The restaurant scene in Boston can be ever-changing and, over the years, we’ve seen many restaurants come and go. The truth is, it takes a lot of hard work and something very special to keep food fresh for years – if not longer. Fortunately for Bostonians and the lucky visitors who flock to our city, there are many places that are steeped in our local history and offer a variety of cuisines for you to try. Make it a point to celebrate The Hub’s unique past by visiting some of these great attractions. While you’re at it, don’t miss Boston’s oldest bars and, if history is your thing, walk off the calories and wander the Freedom Trail.
Where The Locals Eat In Boston
The Warren Tavern has been located on Pleasant Street (near the Bunker Hill Monument) since 1780. It is named after Dr. Joseph Warren, a patriot who was killed at the Battle of Bunker Hill in 1775. ceiling to prove his age – he may have lived with Paul Revere, Benjamin Franklin and President George Washington, and today, I like to see it there. When you visit, you’ll find a cozy pub vibe with dishes ranging from New England breadcrumb-topped haddock tops to salmon tacos.
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Originally opened as the Atwood and Bacon Oyster House in 1826, the Union Oyster House near Faneuil Hall has weathered the Old Ages, the Twenties, the Depression and two World Wars. The building itself was built in 1714, before the start of the Revolutionary and Civil Wars, but it was not placed on the Historic Register until 2003. It is said to be one of the oldest restaurants in America and its beautiful 18th century architecture makes visitors wonder. but the Union Oyster House is a Bostonian favorite. A fire in 2017 briefly closed the old favorite, but luckily it continues to sell New England seafood along with Boston baked beans and, of course, oysters.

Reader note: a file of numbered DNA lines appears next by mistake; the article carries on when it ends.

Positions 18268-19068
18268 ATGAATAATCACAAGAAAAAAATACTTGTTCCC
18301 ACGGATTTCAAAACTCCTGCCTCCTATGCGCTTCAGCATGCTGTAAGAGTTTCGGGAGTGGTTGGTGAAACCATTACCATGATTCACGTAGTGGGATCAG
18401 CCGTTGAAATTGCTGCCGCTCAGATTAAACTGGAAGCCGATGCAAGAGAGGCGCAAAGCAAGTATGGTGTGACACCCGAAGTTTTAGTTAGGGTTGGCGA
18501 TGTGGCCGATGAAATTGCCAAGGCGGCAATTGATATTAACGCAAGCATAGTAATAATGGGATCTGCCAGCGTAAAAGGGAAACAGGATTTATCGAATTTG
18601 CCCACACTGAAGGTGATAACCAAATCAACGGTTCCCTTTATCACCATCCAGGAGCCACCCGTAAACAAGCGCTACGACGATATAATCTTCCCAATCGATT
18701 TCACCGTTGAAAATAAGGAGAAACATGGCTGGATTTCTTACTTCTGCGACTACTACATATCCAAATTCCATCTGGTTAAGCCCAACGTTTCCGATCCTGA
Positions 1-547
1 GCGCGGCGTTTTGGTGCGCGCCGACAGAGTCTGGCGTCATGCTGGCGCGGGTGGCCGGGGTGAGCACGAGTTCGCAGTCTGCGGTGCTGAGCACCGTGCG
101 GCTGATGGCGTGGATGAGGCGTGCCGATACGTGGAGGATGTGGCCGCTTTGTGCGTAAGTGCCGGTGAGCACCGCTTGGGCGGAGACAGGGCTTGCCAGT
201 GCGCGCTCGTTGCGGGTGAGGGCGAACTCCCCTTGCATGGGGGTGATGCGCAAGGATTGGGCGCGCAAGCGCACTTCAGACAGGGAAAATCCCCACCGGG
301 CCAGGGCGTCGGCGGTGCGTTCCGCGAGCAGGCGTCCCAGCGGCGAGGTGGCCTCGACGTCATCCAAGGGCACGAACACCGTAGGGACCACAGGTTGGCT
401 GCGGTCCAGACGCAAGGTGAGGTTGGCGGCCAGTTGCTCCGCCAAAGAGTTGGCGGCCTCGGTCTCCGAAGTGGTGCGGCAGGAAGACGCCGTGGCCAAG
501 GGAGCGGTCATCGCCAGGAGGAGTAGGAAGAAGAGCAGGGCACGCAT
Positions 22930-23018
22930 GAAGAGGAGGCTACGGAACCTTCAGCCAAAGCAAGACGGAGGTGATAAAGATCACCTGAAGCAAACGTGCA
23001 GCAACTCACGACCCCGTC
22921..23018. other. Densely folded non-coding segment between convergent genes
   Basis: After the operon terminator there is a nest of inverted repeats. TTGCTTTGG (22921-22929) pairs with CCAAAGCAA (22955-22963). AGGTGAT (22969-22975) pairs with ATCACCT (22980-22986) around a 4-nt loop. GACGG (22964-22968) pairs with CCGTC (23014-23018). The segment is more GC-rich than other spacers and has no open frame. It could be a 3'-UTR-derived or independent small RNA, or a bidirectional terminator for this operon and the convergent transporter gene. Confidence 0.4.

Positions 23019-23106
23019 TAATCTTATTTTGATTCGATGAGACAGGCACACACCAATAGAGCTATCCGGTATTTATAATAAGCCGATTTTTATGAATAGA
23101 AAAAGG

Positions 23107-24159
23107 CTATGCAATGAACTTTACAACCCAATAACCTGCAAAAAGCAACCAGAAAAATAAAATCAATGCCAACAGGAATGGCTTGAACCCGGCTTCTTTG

The Omni Parker House restaurant has a long history and has hosted many famous guests. John F. Kennedy is said to have requested Jackie in the dining room in the early 1960s, and even the kitchen staff has seen his share of famous historical figures (Malcolm X and Ho Chi Minh both worked there). Boston Cream Pie is said to have been invented here around the turn of the century, along with the restaurant’s famous Parker House Rolls. Founded by Harvey D. Parker in 1855, the Omni is the oldest hotel in continuous operation in the United States, but most of what you see when you visit is a 1927 renovation.